The National Council for Human Rights (NCHR) noted in a Wednesday statement “the necessity” to amend the protest law as well as defining a specific timing for the preventative detention.
The council also stressed the importance of civil society organisations promoting human rights in Egypt until a new NGOs law is issued. The deadline for NGOs to register under Law 84/2002 was on 10 November.
In November, during the United Nations Universal Periodic Review (UPR) in Geneva, Egypt received a list of 300 recommendations for both laws, with delegations from different countries calling for their amendment.
Many activists have been detained under the controversial Protest Law including 6 April Youth Movement co-founder Ahmed Maher, Yara Sallam, a researcher for the Egyptian Initiative for Personal Rights, and prominent activist Alaa Abdel Fattah.
The law was issued during the interim government of Adly Mansour in November 2013.
The Cairo Institute for Human Rights Studies (CIHRS) announced Tuesday it is moving regional and international programmes out of Egypt “in light of the ongoing threats to human rights organisations”. Earlier this year, Human Rights Watch closed down its Cairo office, citing “concerns about the deteriorating security and political environment in the country.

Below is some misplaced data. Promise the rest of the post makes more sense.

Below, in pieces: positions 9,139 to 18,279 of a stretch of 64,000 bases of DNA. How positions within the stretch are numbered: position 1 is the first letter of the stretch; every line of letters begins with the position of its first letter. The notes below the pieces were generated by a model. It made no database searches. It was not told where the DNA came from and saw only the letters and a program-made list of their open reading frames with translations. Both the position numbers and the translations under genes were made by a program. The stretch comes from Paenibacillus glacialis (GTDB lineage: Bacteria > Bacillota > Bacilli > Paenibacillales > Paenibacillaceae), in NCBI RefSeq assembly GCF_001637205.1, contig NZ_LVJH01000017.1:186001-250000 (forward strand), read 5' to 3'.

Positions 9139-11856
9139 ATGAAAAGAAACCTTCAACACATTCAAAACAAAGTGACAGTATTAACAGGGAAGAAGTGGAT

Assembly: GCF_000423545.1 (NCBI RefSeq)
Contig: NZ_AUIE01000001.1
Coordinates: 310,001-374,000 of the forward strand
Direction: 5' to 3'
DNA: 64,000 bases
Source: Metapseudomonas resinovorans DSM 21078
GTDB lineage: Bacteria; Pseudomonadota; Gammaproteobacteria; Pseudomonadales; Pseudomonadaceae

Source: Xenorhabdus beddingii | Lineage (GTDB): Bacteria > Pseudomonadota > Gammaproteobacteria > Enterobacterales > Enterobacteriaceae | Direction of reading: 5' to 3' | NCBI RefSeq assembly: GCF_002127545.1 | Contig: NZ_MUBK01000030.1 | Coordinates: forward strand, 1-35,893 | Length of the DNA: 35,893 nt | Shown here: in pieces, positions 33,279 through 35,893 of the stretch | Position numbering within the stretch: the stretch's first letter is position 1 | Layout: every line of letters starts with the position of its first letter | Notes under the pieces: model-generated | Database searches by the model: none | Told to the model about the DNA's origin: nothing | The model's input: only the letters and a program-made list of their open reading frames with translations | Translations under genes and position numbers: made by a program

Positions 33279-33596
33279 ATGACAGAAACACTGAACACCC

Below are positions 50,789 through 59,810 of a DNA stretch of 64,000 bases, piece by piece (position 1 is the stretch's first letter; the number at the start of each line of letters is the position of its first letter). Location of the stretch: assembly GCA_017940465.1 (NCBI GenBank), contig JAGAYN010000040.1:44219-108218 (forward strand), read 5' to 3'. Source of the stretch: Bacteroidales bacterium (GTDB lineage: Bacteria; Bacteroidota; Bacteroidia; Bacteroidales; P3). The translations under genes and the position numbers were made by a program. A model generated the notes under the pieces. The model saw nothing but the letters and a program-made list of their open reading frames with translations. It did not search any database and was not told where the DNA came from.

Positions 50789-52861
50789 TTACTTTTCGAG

Rights groups have reiterated requests to bring the Mubarak-era NGO law in line with Article 75 of the 2014 Egyptian constitution, which states that citizens have the right to form NGOs and acquire legal personality upon notification whilst having the right to practice their activities freely and “administrative agencies may not interfere”.